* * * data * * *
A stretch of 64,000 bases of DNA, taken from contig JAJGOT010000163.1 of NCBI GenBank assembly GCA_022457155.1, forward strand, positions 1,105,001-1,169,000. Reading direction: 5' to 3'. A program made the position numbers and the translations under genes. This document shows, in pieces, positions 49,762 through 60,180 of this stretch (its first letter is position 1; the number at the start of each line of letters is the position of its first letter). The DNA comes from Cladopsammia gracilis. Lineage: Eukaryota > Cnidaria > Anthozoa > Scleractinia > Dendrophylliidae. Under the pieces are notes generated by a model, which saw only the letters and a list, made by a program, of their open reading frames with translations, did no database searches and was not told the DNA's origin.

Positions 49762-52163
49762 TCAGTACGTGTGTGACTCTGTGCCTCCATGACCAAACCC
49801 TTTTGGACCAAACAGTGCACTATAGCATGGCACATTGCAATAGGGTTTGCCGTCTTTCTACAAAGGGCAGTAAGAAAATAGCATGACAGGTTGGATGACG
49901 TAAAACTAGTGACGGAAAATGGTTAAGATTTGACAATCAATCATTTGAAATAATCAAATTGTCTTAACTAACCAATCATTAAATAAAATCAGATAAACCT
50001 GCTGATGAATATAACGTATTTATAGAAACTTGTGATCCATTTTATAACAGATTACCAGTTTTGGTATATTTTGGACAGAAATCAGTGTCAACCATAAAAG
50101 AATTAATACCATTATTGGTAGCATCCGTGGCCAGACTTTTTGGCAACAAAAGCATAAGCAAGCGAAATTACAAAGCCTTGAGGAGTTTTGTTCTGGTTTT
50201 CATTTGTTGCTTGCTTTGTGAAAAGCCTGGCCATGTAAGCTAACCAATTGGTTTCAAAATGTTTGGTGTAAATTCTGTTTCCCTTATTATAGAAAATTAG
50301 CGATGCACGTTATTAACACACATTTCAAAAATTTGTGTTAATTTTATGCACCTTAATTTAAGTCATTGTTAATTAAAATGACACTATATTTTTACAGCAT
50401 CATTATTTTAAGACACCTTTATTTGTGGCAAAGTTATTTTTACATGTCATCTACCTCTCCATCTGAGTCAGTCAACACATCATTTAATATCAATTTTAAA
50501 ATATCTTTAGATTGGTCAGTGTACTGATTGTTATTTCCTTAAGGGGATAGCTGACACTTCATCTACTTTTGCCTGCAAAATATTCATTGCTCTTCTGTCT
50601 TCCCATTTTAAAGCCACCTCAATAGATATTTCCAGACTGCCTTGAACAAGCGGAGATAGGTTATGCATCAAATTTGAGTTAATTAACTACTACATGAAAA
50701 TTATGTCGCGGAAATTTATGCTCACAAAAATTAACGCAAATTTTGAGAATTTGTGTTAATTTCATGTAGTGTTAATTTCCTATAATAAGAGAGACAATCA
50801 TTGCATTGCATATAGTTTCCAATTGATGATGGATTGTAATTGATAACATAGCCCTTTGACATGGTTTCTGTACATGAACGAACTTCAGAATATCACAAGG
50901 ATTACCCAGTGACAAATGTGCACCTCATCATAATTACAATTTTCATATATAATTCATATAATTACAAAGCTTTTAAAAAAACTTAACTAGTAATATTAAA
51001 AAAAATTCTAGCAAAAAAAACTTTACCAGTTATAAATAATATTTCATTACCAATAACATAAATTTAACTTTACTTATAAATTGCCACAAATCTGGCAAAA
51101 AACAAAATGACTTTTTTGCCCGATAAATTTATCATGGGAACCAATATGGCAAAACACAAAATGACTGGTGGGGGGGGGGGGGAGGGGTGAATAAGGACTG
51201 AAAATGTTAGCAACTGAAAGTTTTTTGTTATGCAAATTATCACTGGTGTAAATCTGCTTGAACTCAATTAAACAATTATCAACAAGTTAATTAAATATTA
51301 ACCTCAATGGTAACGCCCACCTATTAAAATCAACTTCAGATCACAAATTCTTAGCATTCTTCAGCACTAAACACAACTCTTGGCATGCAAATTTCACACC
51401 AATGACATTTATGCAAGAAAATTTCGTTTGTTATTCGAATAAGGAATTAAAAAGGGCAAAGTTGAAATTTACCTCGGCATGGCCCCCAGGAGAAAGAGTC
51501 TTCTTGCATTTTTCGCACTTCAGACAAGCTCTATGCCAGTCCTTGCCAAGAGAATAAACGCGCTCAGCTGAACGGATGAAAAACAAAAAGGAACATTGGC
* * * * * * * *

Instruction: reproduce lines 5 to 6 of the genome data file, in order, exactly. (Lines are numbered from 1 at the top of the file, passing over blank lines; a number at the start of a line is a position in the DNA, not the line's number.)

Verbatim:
49901 TAAAACTAGTGACGGAAAATGGTTAAGATTTGACAATCAATCATTTGAAATAATCAAATTGTCTTAACTAACCAATCATTAAATAAAATCAGATAAACCT
50001 GCTGATGAATATAACGTATTTATAGAAACTTGTGATCCATTTTATAACAGATTACCAGTTTTGGTATATTTTGGACAGAAATCAGTGTCAACCATAAAAG